Open and shut case: smart locks are easing deliveries of online purchases
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Imagine the scenario. You are away on holiday but your home remains a hive of activity — an electrician has to come in to fix the lights, the neighbour has to come in to feed the cat and a friend will come in to leave a pint of milk in the fridge in time for your return.

Rather than giving out multiple sets of keys, it might be easier to install a smart lock. These can be opened remotely via a mobile phone and are often monitored by a camera and sensors. Depending on the lock used, the owner may also be able to give other people permission to access the property.

The market for these locks is increasingly crowded. Yale, a traditional lockmaker, has a range of smart locks. Samsung also makes them and last year Amazon launched Amazon Key in the US.

One of the aims of the new technology is to allow people to receive deliveries even when they are not at home. At a stroke, it removes the tedium of waiting in for hours for a scheduled delivery. “Smart locks are undoubtedly most popular within the US and, perhaps surprisingly, the Korean market,” says Josh Waites, smart locks product manager at Yale. “As the majority of smart home companies originate from Silicon Valley, American adoption has stemmed from there.”

Europe is further behind in adoption, says Mr Waites, with the UK approximately three to four years behind the adoption rate in the US.

Insurers have, in general, been wholehearted adopters of smart technology in the home. They see great potential for connected alarms, smoke sensors and leak detectors to cut the number of incidents in the home and so the number of claims that customers make. So far, though, smart locks are not high on their list of priorities despite the potential benefits.

Jenny Trueman, head of connected homes and product innovation at insurer Direct Line, says: “We are looking at technology that speaks to fire and water. We are also looking at sensors on doors and windows, and at cameras. We are focusing on preventive technology. Smart locks may fit in at some point, but we haven’t got there yet.”

Neos, an insurer that specialises in homes with connected devices, has also focused its efforts on types of gadgets such as motion, smoke and leak detectors that can alert users remotely and mitigate risk of damage and burglary.

However, says Ms Trueman, research suggests people remain wary of smart locks: “They are worried about the risk of hacking.”

Such worries are not unfounded. Two years ago, researchers at the University of Michigan found that they were able to hack into a smart lock by programming a new PIN code.

At the time, Atul Prakash, a professor of electrical engineering and computer science at the university, said: “The idea is to improve the safety of your home and to allow you to monitor what is going on inside your house . . . Unfortunately, this [exposes] potential vulnerabilities.” He added that consumers should have “some pause when considering deploying these kinds of technologies”.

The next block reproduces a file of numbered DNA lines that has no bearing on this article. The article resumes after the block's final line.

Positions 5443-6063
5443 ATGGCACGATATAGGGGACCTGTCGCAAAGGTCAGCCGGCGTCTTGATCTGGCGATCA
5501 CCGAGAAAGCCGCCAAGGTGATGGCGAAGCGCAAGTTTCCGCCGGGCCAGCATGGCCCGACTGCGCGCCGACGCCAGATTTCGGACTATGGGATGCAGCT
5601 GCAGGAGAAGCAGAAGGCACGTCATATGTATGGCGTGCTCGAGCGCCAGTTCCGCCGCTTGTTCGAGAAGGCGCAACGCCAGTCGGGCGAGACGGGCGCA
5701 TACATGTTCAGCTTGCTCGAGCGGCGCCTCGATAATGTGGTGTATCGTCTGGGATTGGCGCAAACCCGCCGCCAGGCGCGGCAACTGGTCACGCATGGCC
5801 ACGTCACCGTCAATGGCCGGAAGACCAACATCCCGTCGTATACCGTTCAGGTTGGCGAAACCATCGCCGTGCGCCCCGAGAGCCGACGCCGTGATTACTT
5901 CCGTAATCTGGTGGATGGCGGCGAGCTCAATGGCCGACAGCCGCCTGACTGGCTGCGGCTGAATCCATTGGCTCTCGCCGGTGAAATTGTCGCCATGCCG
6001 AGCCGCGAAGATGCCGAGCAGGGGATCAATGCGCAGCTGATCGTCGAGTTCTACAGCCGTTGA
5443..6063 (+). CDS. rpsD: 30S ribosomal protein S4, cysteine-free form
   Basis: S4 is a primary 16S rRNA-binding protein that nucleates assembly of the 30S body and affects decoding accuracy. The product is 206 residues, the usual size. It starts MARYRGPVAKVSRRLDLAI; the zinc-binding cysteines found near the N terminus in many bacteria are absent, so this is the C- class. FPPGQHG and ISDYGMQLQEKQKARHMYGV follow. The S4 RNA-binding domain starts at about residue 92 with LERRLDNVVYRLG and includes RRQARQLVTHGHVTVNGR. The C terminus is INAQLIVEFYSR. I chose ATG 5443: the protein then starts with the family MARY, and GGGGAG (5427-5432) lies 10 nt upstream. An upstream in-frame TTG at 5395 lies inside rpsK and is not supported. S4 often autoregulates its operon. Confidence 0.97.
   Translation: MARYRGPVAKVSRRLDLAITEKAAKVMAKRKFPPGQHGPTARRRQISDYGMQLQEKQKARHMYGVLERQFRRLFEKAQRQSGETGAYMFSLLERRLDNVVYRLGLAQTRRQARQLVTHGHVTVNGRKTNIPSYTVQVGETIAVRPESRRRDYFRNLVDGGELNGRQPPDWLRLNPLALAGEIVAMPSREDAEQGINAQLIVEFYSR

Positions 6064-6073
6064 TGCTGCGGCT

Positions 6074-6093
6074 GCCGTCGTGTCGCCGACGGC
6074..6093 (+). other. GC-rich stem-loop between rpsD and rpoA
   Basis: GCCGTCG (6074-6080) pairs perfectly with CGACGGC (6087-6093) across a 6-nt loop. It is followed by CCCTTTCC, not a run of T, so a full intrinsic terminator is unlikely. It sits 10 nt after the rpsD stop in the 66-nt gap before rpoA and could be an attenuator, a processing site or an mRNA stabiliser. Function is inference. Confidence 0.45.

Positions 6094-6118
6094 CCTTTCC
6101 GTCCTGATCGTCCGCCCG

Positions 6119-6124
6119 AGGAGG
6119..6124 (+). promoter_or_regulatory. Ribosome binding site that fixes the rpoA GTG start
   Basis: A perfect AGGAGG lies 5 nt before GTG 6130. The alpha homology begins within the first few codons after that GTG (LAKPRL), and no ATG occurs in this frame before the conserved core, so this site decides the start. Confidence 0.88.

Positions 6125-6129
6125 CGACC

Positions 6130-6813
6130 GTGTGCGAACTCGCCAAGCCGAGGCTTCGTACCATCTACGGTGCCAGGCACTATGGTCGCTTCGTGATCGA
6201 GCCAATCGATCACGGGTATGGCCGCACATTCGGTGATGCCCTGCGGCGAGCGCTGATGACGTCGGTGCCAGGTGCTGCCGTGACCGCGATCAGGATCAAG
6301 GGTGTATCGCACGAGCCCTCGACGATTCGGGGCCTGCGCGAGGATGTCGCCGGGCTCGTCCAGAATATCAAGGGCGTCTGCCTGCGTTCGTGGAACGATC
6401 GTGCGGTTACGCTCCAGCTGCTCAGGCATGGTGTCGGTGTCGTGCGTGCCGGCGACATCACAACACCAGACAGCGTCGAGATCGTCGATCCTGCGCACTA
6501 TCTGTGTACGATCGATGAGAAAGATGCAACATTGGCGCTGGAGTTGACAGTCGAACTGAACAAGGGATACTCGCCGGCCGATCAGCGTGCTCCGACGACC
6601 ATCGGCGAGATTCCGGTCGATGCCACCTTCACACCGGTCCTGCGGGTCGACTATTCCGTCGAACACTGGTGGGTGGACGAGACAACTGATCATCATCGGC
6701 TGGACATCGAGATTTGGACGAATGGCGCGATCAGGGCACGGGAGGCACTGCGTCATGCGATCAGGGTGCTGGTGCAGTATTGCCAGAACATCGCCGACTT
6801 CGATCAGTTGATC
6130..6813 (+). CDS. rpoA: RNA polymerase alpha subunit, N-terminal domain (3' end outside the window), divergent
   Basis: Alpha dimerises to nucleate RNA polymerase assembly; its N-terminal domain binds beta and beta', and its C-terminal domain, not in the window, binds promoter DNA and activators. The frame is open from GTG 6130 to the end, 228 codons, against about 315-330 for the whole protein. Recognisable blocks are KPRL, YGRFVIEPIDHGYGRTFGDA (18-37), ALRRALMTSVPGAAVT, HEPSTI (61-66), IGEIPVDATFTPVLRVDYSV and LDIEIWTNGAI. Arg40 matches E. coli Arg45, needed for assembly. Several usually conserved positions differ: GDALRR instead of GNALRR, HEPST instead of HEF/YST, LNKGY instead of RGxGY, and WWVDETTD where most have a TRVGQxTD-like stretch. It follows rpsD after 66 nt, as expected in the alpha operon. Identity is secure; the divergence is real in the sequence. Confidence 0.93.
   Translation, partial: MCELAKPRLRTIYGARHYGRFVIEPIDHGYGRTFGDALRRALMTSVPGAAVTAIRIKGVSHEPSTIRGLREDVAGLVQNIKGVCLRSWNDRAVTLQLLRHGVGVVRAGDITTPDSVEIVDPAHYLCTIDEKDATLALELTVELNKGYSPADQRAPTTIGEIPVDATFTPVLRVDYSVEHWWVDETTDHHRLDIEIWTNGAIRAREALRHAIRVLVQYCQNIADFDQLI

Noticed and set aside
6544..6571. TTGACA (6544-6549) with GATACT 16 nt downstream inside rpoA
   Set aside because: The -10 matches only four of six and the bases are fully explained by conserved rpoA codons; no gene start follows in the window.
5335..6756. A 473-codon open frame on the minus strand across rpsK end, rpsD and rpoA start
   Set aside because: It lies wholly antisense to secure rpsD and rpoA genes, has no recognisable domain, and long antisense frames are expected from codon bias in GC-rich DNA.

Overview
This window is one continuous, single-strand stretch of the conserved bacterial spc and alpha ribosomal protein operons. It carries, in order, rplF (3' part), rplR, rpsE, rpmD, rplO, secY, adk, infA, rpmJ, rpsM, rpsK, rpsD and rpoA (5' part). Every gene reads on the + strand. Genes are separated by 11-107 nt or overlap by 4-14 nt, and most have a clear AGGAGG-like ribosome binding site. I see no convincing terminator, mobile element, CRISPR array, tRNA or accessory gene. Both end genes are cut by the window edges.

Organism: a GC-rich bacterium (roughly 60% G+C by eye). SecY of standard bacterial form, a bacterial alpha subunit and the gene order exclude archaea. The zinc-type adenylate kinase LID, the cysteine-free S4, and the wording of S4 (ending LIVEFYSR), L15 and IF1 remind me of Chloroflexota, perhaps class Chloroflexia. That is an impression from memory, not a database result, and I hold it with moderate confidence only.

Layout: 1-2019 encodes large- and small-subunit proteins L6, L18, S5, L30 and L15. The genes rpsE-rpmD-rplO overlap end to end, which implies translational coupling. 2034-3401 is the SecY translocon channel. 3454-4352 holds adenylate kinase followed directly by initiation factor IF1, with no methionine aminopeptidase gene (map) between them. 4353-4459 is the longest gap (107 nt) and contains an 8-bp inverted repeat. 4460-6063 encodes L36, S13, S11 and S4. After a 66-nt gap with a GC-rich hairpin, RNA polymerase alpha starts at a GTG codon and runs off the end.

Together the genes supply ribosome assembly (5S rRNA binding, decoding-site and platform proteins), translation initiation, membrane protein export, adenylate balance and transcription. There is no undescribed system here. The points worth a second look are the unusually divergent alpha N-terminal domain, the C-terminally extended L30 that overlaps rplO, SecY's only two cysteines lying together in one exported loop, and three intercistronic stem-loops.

Late last year Apple had to fix a flaw in its HomeKit system that could have allowed people to hack into locks.

Smart lock manufacturers say that security is their top priority. “At Yale, we develop all of our systems with security in mind,” says Mr Waites. “All data are encrypted and we also employ third-party penetration testers to conduct regular security assessments and tests to ensure our smart locks are secure.”

Some in the industry point out that many people already take enormous risks by leaving traditional keys under the doormat or above the door.

Nevertheless, insurers are wary of offering cover for users of smart locks. Phil Thorn, head of direct home insurance at Hiscox, says that there are parallels with the luxury car market. “A lot of them have moved to electronic key access. We have seen spates of claims where people have developed ways of hacking into them, so it is something to be aware of.”

Clients also seem wary. “We don’t see many customers asking about them,” says Mr Thorn. “We don’t ask any specific questions about them, and we don’t price them any differently. We would pay any claims if someone hacked into a smart lock and broke into the home.”

Ms Trueman says that Direct Line does not ask customers questions about smart locks and nor are clients telling the company that they have had them installed.

That may well change over time, but Mr Thorn says that lockmakers have to address the concerns over hacking. “I think Yale and the others have to work to convince the public that they are safe and secure.”

Whatever the pros and cons of smart locks, Michael Costonis, global insurance practice leader at consultancy Accenture, says that insurers will have to learn to work with them.

“The question isn’t whether insurers are happy or unhappy about smart locks, it’s whether they can adequately respond to growing consumer adoption of a technology that presents them with opportunities and risk.”

He adds: “The way insurers used to understand the risks inherent in a property and its ultimate usage can be fundamentally changed as homes get ‘smarter’ . . . insurers have the chance to rethink their products and services to take advantage of these technologies.”

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